Buildings are better for politics. The people in charge can say, “Look at the shiny new buildings we built for the children.” It’s easier to scare the public with issues like mold, lead, and radon, and then fix those problems so they can say they did something. Not that those aren’t problems that need to be fixed, but they’re easier to fix and people feel more satisfaction in spending money on a building they can see than the intangible and hard-to-quantify results of improving the actual education of the students. It’s a sad and frustrating situation. I’m wishing more and more that the United States would adopt an education model like Finland’s. Well, there’s my two cents and here’s my WV:

  4. Alison says:

    I think Evan got it right. Buildings take priority because they have a physical presence people can point to. It’s not right, but it’s how politicians think. Improving education is too amorphous and intangible. I worry about the future for American students too.

    Here’s my WV, it’s a couple of different views of a cactus flower:

    • annamadeit says:

      He is most definitely right. Anyone can get upset over neglected buildings, but when it comes to scrutinizing one’s own privilege, things get sticky and eyes averted.

  5. How did it get this bad? Have the schools in Portland ever been good? Granted my attention to these things has never been huge (being part of the childless group) but I’ve never lived anywhere with such a pathetic school system, at least that I heard about.

    Unfortunately I don’t think my WV is the answer to any of these questions.

    • annamadeit says:

      I’m sure Oregon had great schools once upon a time. I would say the current decline is largely due to the passing of Measure 5, about 25 years ago. That was a travesty that the schools have never recovered from, and it rendered school districts in urban areas (of which Portland is the biggest) completely shafted. Add to that a few recessions, endless budget cuts…. and there you have it. What we have to contend with now, is decades worth of deferred maintenance and neglect. And, of course, when all these brick schools were built, no one knew this area is on schedule for the next big earthquake. This made me happy to see today – you go kids!!! 🙂

  6. Laurin Lindsey says:

    A picture is worth a thousand words….sending positive thoughts and energy across the miles!

  7. Kris P says:

    I’ve been thinking a lot about the quality of our school systems as the current presidential campaign drags on. As I society, I fear we’re failing to teach critical thinking skills. Your concerns are well-placed. I have an odd-ball WV this week:

    • annamadeit says:

      I think the fact that schools are – to a large part – under State mandates rather than Federal, makes them highly variable from state to state. Which renders the idea of a silver bullet impossible. I think increased poverty overall, a shrinking middle class, and ever-decreasing funding has had a huge impact. School isn’t just school anymore. It has had to take on the roles of counselor, food pantry, health care provider, after care provider, social worker, and so on. Without truly corresponding increases in budgets. As evident by the high levels of education in wealthier districts, there is nothing wrong with the education, per se. What is lacking is the ability to receive instruction without enough funding to provide a proper shoring up of wrap-around social services that will help the massive number of kids who don’t have families that can provide all the extras. And, what I just wrote is only part of the problem. It is maddeningly complex, and I have no good answers. Which is frustrating, too.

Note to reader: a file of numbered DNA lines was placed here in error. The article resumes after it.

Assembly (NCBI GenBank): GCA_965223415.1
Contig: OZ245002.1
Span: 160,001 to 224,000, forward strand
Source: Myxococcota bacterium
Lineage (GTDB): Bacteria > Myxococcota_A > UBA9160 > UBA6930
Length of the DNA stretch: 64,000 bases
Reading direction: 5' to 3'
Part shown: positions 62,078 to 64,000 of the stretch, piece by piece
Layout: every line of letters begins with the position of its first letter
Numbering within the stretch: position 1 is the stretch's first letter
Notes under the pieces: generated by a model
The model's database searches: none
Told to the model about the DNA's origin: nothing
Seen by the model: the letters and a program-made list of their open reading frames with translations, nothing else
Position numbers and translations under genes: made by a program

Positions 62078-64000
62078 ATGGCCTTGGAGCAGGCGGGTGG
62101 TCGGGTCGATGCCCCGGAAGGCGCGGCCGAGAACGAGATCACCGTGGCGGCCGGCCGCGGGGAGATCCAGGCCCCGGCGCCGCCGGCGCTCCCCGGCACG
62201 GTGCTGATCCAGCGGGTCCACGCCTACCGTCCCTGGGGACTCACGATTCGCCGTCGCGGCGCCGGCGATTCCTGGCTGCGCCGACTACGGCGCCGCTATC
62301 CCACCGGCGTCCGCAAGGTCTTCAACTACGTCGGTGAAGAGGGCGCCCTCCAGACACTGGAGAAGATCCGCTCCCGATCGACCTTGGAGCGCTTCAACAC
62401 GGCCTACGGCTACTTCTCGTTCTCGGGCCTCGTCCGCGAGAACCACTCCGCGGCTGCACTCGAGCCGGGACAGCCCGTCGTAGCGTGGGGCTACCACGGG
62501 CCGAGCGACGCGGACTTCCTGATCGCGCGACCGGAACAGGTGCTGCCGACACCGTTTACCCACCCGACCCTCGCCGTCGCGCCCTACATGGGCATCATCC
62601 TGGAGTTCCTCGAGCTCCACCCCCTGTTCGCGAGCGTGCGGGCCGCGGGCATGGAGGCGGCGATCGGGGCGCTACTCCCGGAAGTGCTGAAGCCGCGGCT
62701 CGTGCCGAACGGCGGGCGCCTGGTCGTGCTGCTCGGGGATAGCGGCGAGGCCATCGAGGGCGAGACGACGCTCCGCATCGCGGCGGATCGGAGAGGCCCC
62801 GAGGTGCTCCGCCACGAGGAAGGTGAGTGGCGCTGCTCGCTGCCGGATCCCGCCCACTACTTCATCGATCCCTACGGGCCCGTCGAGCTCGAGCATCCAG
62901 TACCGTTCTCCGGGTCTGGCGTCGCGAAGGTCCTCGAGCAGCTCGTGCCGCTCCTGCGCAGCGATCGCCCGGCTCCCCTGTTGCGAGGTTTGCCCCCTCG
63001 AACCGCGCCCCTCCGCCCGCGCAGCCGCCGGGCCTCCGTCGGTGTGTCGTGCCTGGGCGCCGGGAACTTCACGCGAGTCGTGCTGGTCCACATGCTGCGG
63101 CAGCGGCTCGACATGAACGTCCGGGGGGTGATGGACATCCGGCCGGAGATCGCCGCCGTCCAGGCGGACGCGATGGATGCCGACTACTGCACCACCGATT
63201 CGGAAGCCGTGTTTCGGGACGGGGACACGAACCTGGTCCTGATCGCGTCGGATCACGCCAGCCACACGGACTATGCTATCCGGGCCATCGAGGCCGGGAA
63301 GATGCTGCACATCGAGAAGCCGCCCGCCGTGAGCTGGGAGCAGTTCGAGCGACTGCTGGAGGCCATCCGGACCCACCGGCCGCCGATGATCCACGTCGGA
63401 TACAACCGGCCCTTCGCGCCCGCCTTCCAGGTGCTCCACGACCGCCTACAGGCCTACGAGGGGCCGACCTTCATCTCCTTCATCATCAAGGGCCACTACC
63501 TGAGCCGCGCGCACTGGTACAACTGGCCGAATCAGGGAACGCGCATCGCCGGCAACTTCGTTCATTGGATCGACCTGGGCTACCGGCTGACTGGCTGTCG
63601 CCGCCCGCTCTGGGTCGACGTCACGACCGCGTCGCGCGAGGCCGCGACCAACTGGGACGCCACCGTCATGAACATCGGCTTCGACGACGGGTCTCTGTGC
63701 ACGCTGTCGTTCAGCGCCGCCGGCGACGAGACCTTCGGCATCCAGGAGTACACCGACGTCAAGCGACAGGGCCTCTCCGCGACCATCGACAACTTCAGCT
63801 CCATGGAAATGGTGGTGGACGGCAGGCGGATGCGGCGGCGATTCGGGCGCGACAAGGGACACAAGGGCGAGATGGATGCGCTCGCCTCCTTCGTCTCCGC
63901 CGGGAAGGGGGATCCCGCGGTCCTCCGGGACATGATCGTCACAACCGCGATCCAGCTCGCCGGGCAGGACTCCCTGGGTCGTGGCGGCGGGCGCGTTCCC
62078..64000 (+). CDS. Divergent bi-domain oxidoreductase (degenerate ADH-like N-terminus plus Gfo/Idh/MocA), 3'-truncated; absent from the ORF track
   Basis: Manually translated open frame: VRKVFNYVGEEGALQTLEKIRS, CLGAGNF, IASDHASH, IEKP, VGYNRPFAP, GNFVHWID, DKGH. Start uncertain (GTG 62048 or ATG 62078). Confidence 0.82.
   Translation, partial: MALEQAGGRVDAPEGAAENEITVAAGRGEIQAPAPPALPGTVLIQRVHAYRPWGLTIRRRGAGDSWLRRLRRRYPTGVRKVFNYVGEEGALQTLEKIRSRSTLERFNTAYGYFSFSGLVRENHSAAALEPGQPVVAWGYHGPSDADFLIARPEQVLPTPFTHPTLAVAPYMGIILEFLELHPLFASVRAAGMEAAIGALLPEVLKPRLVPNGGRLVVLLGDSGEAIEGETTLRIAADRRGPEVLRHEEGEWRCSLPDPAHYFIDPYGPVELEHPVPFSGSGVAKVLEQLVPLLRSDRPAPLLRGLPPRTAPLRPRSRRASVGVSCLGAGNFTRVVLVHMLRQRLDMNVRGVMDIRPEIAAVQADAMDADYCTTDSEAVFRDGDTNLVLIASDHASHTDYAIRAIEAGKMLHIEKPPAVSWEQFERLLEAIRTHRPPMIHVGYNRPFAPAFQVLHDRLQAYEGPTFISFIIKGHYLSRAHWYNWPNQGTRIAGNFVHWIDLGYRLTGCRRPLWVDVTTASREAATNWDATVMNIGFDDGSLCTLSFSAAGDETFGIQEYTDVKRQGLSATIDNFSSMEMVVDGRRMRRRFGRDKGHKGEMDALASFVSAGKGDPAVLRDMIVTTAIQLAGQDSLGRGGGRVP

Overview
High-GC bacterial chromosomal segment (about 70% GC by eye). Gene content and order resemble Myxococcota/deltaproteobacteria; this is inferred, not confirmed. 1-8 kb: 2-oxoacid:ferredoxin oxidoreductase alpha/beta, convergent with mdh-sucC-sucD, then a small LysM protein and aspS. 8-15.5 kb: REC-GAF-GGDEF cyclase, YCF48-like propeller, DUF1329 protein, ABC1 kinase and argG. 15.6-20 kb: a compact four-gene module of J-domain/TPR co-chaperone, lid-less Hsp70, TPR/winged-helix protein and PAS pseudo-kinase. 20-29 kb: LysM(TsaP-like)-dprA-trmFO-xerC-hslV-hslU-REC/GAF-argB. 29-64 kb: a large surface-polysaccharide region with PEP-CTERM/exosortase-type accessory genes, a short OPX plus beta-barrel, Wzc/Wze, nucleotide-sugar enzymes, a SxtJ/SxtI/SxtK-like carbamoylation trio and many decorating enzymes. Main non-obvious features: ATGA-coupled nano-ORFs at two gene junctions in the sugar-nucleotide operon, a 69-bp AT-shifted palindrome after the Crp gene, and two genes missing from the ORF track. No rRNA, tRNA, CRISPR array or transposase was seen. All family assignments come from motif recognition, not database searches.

8. My Grandpa used to brag about attending Benson High School and how it prepared him for his career as an ironworker boss. It’s sad to see how things have changed in the Portland school district. Keep fighting the good fight.

    Here’s my WV:

    • annamadeit says:

      A lot of Benson graduates brag about Benson – for good reason. And, I’m happy to say that it is still a great school. Although today, they staged a fake lockdown to prevent their students to join in with the kids from Lincoln, who staged a walk-out in protest of last night’s Board-vote to table the Bond until the May election. This made me so mad – they made up some story about a nearby shooting, and locked the doors. What they should have done, is seen it for the stellar opportunity it was for civic engagement, teenage empowerment, and the chance for two schools from two opposite sides of the river, to join forces and march on the District headquarters with a joint goal. Instead, they chose to lie to the kids, and lock them in the building. I’m beyond upset. What an insult to their intelligence… 😦 Here is footage from the Lincoln walk-out. So proud of them!

      • annamadeit says:

        Learned yesterday that the lockdown was ordered from the District headquarters – not from the Benson admins. This restored my faith in the Benson leaders (I have always thought they are great, and was completely thrown by this perceived lunacy), but of course opens up another serious concern; Who is this Pinhead Interim Sup, and what’s his deal??? Mind boggling…